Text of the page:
But they did agree last week to review whether (or to what extent) an individual must file a charge with the Equal Employment Opportunity Commission before filing a lawsuit under Title VII of the Civil Rights Act of 1964.
As most of you know, a person who wants to sue under Title VII (or the other federal anti-discrimination laws) must first file a charge of discrimination with the EEOC.
This is known in the legal world as “administrative exhaustion.”
In jurisdictions like mine, a plaintiff’s failure to exhaust administrative remedies before filing suit requires the court to dismiss Title VII claims. The exhaustion requirement is “jurisdictional,” meaning that the court has no authority to adjudicate if the plaintiff didn’t first file a charge. No exceptions.
But other courts have said that the rule isn’t that hard and fast. According to them, failure to exhaust is certainly a defense that can and should be raised by the employer, and it’s almost always ground for dismissal. However, these courts say, there can be situations in which the defense is waived, or in which the employer is “estopped” (legally prevented because of its own actions or inactions) from asserting the defense. And in those situations, the lawsuit can go forward.
Are you exhausted yet?
The case that the Supreme Court has agreed to review is from the U.S. Court of Appeals for the Fifth Circuit, Davis v. Fort Bend County. The Fifth Circuit held that exhaustion of administrative remedies was not a “jurisdictional” requirement but “a prudential prerequisite to suit.”
And because the defendant in this particular case “waited five years and an entire round of appeals all the way to the Supreme Court before it argued that [the plaintiff] failed to exhaust,” the Fifth Circuit panel found that the defense was waived and the lawsuit could proceed.
On the exhaustion issue, a number of U.S. Circuit Courts of Appeal agree with the Fifth — namely, the First, Second, Third, Sixth, Seventh, Tenth, and District of Columbia.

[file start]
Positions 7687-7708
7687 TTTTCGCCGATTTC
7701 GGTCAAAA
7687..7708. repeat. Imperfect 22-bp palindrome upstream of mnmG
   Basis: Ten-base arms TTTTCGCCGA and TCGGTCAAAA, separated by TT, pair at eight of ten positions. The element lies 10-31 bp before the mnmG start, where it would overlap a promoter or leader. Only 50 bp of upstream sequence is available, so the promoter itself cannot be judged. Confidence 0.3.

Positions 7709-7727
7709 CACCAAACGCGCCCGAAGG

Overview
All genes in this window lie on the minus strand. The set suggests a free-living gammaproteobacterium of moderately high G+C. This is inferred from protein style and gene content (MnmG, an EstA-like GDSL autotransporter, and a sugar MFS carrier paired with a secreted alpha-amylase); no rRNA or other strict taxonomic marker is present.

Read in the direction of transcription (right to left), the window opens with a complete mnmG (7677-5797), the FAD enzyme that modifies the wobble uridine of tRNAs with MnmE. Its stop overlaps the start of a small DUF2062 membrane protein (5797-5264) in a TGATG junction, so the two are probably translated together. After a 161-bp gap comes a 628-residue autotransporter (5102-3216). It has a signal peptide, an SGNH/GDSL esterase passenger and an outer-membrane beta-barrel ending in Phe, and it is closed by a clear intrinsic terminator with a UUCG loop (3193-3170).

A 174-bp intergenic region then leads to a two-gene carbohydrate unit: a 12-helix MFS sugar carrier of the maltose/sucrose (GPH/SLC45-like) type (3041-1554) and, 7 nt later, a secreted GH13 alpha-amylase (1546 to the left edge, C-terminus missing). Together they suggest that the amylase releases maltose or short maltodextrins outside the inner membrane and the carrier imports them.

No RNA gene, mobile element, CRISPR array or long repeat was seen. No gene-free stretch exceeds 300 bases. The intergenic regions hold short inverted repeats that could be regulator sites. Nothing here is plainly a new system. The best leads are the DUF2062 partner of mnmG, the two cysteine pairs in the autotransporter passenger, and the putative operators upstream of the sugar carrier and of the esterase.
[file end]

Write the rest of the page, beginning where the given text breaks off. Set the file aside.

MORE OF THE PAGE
Hmmm . . . that sounds like just about everybody . . .
Don’t know your circuits without a scorecard? Check our handy guide!
The circuits who are swimming against the tide are the Fourth (my circuit), the Ninth, and the Eleventh.
So the Supreme Court will, in the not-too-distant future, resolve this issue once and for all:
Whether Title VII’s administrative-exhaustion requirement is a jurisdictional prerequisite to suit, as three circuits have held, or a waivable claim-processing rule, as eight circuits have held.
And, hopefully, they’ll someday decide to review those other cases we’ve been following for what seems like forever.
P.S. Now that the Supreme Court is reviewing the Fifth Circuit case at the request of the defendant, the name is Fort Bend County v. Davis.
P.P.S. Justice Gorsuch was already on the Supreme Court when the Tenth Circuit decided that administrative exhaustion was not jurisdictional, and Justice Kavanaugh was not on the D.C. Circuit panel that decided that circuit’s exhaustion case.
Image Credit: From flickr, Creative Commons license, by bark.